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Media Analyses





How the NYT Continues to Skew the Palestinian-Israeli Conflict


Reporting From an Off-Center Vantage Point

On Saturday, Feb. 25, the New York Times published an article about Israel's denial of a work visa to Omar Shakir, the Israel and Palestine Country Director  for Human Rights Watch (HRW). It also dealt with UN criticism of the prison sentence given to an Israeli soldier who shot dead a Palestinian assailant after he lay on the ground. Reporting was Ian Fisher, the New York Times' relatively new Jerusalem bureau chief.

As is often the case with the New York Times, readers were not provided with an objective presentation of the facts from a neutral standpoint. Nor were they given sufficient information to allow them to draw an informed opinion on the matter. Instead they were presented with a view from an off-center vantage point where the Israeli government and courts are seen as extremists and wrongdoers, while the controversial HRW and its staff are portrayed as honest and noble, and the UN is treated as an impartial source about Israel. The article was narrowly focused on the viewpoints of these biased sources about Israel, while omitting the larger story.

How Were the Players Presented?

* Human Rights Watch was presented positively as "a prominent advocacy organization" which "shared a Nobel Peace Prize in 1997" and which "works in 90 nations and has official offices in 24 of them."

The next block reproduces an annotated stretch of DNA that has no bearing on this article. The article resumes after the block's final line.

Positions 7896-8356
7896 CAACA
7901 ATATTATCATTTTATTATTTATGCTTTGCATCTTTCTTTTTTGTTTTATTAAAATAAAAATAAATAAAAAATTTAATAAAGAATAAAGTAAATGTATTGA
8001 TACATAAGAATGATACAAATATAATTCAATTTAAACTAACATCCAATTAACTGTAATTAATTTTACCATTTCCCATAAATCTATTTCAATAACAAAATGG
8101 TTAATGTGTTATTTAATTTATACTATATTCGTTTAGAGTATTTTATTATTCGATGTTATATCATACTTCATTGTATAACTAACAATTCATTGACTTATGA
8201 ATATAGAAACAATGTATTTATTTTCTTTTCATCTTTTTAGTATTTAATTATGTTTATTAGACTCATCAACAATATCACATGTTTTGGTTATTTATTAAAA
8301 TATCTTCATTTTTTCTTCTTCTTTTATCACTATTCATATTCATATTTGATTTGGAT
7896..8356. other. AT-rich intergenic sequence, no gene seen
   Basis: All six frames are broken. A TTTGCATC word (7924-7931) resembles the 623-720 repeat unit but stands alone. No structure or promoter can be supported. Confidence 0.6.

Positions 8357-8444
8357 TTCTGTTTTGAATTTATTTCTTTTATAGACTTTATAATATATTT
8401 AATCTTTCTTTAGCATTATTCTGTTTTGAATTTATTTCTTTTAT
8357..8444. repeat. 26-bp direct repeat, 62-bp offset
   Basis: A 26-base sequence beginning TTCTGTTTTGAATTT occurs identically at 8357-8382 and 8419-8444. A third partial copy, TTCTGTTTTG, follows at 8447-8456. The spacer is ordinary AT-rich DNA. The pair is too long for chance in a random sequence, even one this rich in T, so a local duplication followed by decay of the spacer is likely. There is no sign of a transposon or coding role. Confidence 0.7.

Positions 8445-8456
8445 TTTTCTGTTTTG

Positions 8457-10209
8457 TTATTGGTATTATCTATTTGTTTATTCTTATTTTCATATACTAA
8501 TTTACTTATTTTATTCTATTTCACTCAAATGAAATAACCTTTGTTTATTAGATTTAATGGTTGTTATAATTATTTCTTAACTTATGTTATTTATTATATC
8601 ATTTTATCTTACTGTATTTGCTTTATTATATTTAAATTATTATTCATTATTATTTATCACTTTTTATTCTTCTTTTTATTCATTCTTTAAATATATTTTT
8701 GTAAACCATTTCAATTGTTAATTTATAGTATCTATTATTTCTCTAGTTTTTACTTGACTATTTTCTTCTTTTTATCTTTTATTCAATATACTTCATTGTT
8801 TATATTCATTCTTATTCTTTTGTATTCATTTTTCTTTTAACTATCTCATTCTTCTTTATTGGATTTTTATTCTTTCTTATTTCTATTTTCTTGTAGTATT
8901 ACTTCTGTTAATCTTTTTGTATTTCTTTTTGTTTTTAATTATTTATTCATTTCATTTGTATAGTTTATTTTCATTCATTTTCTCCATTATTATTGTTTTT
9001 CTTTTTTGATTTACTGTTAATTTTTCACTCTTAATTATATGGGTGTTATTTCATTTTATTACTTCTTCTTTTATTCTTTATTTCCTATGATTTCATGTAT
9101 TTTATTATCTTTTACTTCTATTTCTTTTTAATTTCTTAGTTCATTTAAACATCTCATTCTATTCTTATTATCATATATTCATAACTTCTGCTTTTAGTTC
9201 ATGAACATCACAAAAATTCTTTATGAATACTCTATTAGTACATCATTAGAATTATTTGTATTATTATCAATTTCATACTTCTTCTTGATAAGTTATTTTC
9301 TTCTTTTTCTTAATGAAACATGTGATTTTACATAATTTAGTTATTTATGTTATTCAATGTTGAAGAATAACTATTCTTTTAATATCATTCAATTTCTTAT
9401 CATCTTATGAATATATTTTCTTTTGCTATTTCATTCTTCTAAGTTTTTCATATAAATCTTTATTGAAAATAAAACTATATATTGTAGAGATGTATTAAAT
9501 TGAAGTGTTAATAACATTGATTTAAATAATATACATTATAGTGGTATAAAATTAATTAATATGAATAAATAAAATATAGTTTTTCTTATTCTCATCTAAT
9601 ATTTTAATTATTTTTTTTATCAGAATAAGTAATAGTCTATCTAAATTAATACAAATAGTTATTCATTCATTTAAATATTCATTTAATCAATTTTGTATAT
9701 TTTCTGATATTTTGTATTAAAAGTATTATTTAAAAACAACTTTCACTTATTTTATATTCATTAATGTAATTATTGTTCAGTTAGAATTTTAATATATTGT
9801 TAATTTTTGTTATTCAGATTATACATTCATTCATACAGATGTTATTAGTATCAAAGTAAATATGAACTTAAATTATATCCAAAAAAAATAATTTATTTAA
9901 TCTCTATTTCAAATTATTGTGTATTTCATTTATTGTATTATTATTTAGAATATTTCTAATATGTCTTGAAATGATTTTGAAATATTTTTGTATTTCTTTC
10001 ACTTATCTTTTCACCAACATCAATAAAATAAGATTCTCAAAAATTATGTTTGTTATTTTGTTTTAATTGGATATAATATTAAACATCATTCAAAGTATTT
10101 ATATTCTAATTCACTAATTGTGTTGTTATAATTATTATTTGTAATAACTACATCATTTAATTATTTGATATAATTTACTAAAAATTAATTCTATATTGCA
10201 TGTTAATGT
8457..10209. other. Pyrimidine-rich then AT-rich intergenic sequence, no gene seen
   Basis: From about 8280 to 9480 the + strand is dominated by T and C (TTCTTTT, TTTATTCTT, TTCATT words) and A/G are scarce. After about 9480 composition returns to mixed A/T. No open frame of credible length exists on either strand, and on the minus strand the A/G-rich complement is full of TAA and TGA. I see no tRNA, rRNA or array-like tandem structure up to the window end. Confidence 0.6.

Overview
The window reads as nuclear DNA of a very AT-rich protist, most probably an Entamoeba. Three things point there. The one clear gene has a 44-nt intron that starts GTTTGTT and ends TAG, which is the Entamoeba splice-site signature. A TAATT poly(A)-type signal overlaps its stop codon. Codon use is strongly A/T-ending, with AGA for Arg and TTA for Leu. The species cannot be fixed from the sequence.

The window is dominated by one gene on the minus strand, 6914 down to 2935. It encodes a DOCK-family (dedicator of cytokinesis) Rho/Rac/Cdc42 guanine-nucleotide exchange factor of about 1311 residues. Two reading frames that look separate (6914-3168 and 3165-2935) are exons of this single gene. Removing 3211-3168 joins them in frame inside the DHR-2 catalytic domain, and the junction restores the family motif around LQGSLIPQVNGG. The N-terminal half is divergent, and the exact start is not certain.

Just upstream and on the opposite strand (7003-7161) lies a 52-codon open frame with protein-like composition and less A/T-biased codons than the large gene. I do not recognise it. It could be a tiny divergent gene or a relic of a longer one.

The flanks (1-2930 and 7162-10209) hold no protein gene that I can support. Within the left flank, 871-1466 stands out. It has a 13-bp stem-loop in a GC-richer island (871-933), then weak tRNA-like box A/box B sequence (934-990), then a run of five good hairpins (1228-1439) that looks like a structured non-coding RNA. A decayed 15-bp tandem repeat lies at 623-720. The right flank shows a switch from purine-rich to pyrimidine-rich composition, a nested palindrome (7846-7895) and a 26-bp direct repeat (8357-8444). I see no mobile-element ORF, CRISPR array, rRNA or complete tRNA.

* Omar Shakir was described as "an investigator for HRW" who was accused of having a ‘pro-Palestinian' bias.

* B'tselem and Peace Now were described positively as "rights groups" that "monitor Israeli settlements and the conditions of Palestinians."

* The UN high commissioner for human rights was presented without any qualifiers.

By contrast, the Israeli government and leaders were depicted as ‘right wing,' obstructionist and ‘hostile.'

How Were the Different Perspectives Balanced?

The vast majority of the article cited or quoted the critical perspective of the above-mentioned groups which are known for singling out Israel for condemnation (10 of 16 paragraphs cited or quoted anti-Israel accusations alone. An additional two paragraphs included the perspectives of both sides) .

By contrast, only three paragraphs cited or quoted the perspective of the Israeli government, in addition to the two paragraphs that included both sides' viewpoints. (Another paragraph mentioned Israeli representatives who would not comment on a particular point.)

What was Omitted From the Story?

Completely missing from the story were the following relevant details:

1) It is not simply "right-wing" Israeli officials who accuse Human Rights Watch (HRW) of being biased against Israel, as the article suggests. HRW staffers' writings and actions reveal an obsession with singling out the Jewish state for delegitimization. The group's own founder, Richard Bernstein, condemned the organization for its obsessive attempts to delegitimize Israel. More than seven years ago, the New York Times itself published an Op-Ed by Bernstein explaining why he had decided to distance himself from the organization he founded.  He began:

As the founder of Human Rights Watch, its active chairman for 20 years and now founding chairman emeritus, I must do something that I never anticipated: I must publicly join the group's critics. Human Rights Watch had as its original mission to pry open closed societies, advocate basic freedoms and support dissenters. But recently it has been issuing reports on the Israeli-Arab conflict that are helping those who wish to turn Israel into a pariah state. (New York Times, Oct. 19, 2009)